European Education Ministers meet in Kyiv: Counter Forum Prohibited + Protesters detained
Friday, September 23, 2011
Education ministers from across Europe met in Kyiv (Ukraine) for the so-called Forum of European Education Ministers hosted by the Ukrainian government today. Since people in the Ukraine struggle against the increasing commercialisation of education just like everyone else around the world, some students decided that this meeting could not just take place silently.
More than 100 students gathered to voice their opposition to the dominant education policies in the Ukraine and across Europe. The protesters were faced with a massive police presence: even riot police was to keep the students from voicing their opposition.
The police was aggressive and at some stage attacked protesters. Four activists, three of whom are members of Direct Action (a network of independent student trade unions), were detained. The police “offered” to release them in exchange for everyone to stop protesting. But since they saw that this “offer” had no effect, the activists were fortunately released a few minutes later.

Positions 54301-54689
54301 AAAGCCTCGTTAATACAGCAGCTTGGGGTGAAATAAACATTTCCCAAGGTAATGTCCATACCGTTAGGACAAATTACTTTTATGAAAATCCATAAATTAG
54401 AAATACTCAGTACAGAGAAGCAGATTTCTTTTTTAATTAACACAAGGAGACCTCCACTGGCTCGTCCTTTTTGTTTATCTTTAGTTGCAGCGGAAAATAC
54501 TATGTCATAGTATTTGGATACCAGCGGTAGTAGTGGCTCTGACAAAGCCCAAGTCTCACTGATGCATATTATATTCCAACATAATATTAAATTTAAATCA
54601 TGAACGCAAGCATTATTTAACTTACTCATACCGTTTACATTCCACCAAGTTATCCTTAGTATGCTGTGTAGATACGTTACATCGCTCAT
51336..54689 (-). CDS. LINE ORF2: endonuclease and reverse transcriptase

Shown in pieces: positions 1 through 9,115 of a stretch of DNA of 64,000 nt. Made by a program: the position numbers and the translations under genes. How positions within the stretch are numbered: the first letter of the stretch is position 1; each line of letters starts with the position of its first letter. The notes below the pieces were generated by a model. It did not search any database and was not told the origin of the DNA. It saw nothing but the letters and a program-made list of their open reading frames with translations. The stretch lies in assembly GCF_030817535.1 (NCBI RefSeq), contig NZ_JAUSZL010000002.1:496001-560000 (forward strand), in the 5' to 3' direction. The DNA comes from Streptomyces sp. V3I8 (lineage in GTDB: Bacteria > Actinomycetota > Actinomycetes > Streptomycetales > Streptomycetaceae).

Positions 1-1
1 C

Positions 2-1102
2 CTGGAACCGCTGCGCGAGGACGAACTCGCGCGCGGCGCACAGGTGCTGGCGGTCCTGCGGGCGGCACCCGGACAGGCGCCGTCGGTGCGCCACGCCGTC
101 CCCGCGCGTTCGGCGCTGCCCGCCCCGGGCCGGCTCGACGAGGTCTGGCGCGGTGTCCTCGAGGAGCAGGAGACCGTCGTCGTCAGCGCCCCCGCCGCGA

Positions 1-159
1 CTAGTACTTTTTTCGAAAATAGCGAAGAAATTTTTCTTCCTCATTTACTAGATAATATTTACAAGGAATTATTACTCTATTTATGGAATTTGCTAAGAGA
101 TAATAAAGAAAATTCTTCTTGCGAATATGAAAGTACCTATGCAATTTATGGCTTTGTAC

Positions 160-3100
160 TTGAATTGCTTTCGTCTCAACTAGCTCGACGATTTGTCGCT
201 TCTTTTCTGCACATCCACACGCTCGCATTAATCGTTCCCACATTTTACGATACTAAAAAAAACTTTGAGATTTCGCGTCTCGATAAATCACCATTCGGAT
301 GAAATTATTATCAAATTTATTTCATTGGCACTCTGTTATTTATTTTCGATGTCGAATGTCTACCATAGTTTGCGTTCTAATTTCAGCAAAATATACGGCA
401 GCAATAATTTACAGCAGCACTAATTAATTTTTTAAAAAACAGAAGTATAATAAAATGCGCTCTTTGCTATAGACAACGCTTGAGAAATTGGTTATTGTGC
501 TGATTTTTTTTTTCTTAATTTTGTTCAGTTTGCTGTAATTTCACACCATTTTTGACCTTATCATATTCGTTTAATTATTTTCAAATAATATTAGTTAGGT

The Direct Action network planned to hold a students’ counter-forum (“The Other Side of Education”) during these days, but it was prohibited by a court ruling. Obviously this decision is in violation of the freedom of assembly. According to the law, this freedom can only be restricted if there is a direct threat to national security or public order.
Since “The Other Side of Education” was prohibited, students decided not to set up an encampment as planned, but to march through the city center of Kyiv instead.
The current education reforms in the Ukraine (like in most other parts of the world) are aimed at cutting public spending on education and further commercialization of the education system as a whole. This would make it harder for the financially poorer parts of society to attain an university degree.
In this report from the scene of events on the Ukrainian channel STV, a police spokesman labels the protesting students common “football hooligans.”
Photo by zip-cn2. See their complete photo reportage of the counter forum here.